Fall - Connecticut Section of the GMC

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Fall - Connecticut Section of the GMC
The Connecticut Section Of The Green Mountain Club
VOL. XXXVIII NO. V
October 2009
Green Mountain Club 100th Anniversary
Celebration 1910-2010
T
he Green Mountain Club will be celebrating its’ 100th
anniversary in 2010. Several events have been planned
for the membership and it is my sincere hope that many of the
CT. Section will attend and support one or more of these
events. Further details of these events will be in the Winter
Issue of the Long Trail News. Please mark these important
dates on your 2010 calendar.
March 11, 2010 – Birthday Celebration with an historic slide
presentation of the Long Trail and a birthday cake.
May 7, 2010 - Trapp Family Lodge Dinner – Stowe Vermont
150 Guests
May 22, 2010 – Annual Meeting – Headquarters Waterbury
Center, VT – Burlington section will be the host. Volunteers
needed for hikes, parking, tickets, etc.
June 5, 2010 – Inn at the Long Trail Fund Raising Dinner –
Killington Section
July 16, 2010 – Barn Dance 6:00 – 10:00 Food & Dancing –
Marge Fish
July 17 Sat. – Aug. 15 Sun. 2010 100th Birthday Hike Relay
– Massachusetts to Quebec
New Members
Donations
Michael J. Boyle
North Haven, CT
Ann V. Bogucki
East Hartford, CT
Chris Edmonds
Branford, CT
Peter Curry
Danielson, CT
Lawrence King
Vernon, CT
Carol Langley
Southington, CT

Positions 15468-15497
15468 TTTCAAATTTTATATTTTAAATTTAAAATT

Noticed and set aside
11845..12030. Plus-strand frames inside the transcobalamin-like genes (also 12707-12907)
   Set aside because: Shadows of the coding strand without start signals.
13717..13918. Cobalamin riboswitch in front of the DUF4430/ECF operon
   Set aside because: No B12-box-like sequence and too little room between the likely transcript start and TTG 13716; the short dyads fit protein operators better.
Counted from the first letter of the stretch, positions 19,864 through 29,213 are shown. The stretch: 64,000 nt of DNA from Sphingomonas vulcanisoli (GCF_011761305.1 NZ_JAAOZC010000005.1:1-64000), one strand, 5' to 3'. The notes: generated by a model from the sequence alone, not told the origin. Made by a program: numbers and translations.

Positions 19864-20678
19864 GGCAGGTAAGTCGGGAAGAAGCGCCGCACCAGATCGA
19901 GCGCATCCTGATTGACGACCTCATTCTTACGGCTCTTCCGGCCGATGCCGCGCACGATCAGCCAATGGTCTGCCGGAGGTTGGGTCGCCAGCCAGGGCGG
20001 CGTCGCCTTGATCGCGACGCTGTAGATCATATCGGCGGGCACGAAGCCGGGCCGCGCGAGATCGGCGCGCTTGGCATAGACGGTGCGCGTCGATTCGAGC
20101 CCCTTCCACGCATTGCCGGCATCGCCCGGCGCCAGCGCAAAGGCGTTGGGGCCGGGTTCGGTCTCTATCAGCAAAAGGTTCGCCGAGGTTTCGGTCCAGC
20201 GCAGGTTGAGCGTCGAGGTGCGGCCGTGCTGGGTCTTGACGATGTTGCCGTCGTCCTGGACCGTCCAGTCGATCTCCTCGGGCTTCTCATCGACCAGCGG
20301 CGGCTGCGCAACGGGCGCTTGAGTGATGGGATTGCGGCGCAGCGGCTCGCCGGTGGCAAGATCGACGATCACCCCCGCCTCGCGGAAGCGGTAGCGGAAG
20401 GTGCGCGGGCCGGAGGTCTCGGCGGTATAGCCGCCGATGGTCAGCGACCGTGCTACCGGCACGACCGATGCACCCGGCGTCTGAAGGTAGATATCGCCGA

Mark Schofield
Madison, CT
Craig Repasz
Hamden, CT
Thomas Marston
Higganum, CT
Steve Higgins
Greenville, RI
There are a few sections of the trail that need hike leaders –
please contact Ben Rose: [email protected] if
you would like to lead a hike. I will be leading the section
hike from the New Boston Trail off FSR99 to Rte. 73 on July
30 Fri. 8.6 miles.
On Feb. 6, 2010 the Snowshoe Festival will be held at
Waterbury Center GMC Headquarters. I have volunteered to
help with the setup of the food. Looking for CT. Section
members to volunteer and help me. Plan to go up on Friday
afternoon – Greenmount Farms has a converted barn with
bunks, full baths and a full kitchen. Rates start at $15. Green
Mountain Inn gives discounted rates to GMC members.
Please contact: Carol A. Langley 860-621-2860,
[email protected]
Hope you will be part of this great celebration!!!
Carol A. Langley
The Appalachian Trail
St. John’s Ledges – Silver Hill
Aug. 15 – 16, 2009
W
e met at the parking lot at 10:30 a.m. The
temperature was creeping into the 90’s so we took it
slow; the trail in this section is wide and easy. Lunch was
planned at Stewart Hollow Lean-To where Ed Myers joined
us for lunch and then hiked back out. As we continued
hiking North the temperature was rising but the spirits of the